This is not a hit-piece on HSO. I compete in the league on a regular basis and wholeheartedly enjoy it. Their in-house mods are the stuff of dreams and most of their races (which are on a smaller scale in terms of entrants) are meticulously organized and go down without issue. However, I would like them to learn some lessons from this farcical occasion. They are a non-profit organization at the end of the day, however their recent gigantic success in the area of mod development has catapulted them into the spotlight, and they need to be giving off a better showing than this.

I agree some effort should be made to impose internet connection requirements not just in HSO, but as many sim racing leagues and clubs as possible. Yes, back in 2005, high speed internet was a bit of a luxury, and at the time it would slightly inappropriate to demand the average sim racer to fork over a pretty penny just to continue what were essentially “gaming nights with the boys,” but times have changed. It’s been twelve years since the original rFactor came out, and cell phones can now download high resolution pornography at light speed while sim racing as a genre has grown exponentially, so there’s really no excuse for dropping loads on pricey wheels, pedals monitors, and button boxes while simultaneously lagging all over the fucking place because your ass suddenly can’t afford anything more than Wal-Mart WiFi.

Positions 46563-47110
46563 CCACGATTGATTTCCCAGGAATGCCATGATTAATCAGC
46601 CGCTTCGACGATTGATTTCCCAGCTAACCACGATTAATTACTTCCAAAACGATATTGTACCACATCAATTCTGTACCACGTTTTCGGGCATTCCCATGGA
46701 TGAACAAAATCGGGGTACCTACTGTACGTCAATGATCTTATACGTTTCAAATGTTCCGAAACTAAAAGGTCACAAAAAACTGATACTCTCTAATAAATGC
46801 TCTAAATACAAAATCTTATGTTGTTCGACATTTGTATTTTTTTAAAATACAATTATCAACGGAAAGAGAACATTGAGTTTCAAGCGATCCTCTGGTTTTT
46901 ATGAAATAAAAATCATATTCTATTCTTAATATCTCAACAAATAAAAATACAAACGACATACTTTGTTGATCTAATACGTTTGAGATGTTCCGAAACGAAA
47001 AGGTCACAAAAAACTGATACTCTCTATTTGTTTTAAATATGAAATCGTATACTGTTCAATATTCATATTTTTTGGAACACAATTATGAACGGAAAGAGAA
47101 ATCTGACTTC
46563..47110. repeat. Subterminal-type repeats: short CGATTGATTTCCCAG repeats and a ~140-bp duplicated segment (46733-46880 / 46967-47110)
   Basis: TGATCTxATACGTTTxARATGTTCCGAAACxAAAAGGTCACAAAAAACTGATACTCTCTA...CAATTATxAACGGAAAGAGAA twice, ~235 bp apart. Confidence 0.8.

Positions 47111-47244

Call me a major asshole, but you’ve had twelve years and a few console generations to put some money aside so you can upgrade your internet. At some point you have to stop pandering to these people.

However, I will say that the old adage of “sim racers turning five off-pace laps in a historic car before running to the forums and bragging they’re unable to drive it” is a large portion of why the CART 88 series isn’t going the way many have wanted it to. Though we rightfully gave HSO heavy coverage for a phenomenal mod, myself and Dustin ended up backing out after just two races because it was becoming very apparent that only a fraction of the grid could handle these cars for multiple laps in a row. Not only was building a setup for these beasts extremely finicky, they were very difficult to master on warm tires – we’re talking Grand Prix Legends in fast forward. By comparison, most of the guys who signed up for the league weren’t capable of driving the cars in a safe fashion; they either grew up watching the cars, or had an interest in historic online racing. That combination works well in other HSO series that use big, bulky classic GT cars with the weight and general performance characteristics of a modern family sedan, but certainly not here with these speeds.

There is a silver lining to all of this: I’ve been told that HSO will re-schedule the race and do everything in their power to force their league members to prove themselves (and their internet connection) in a different class before moving up to higher-powered cars such as 80’s CART monstrosities, it just sucks these things weren’t figured out prior to the season starting.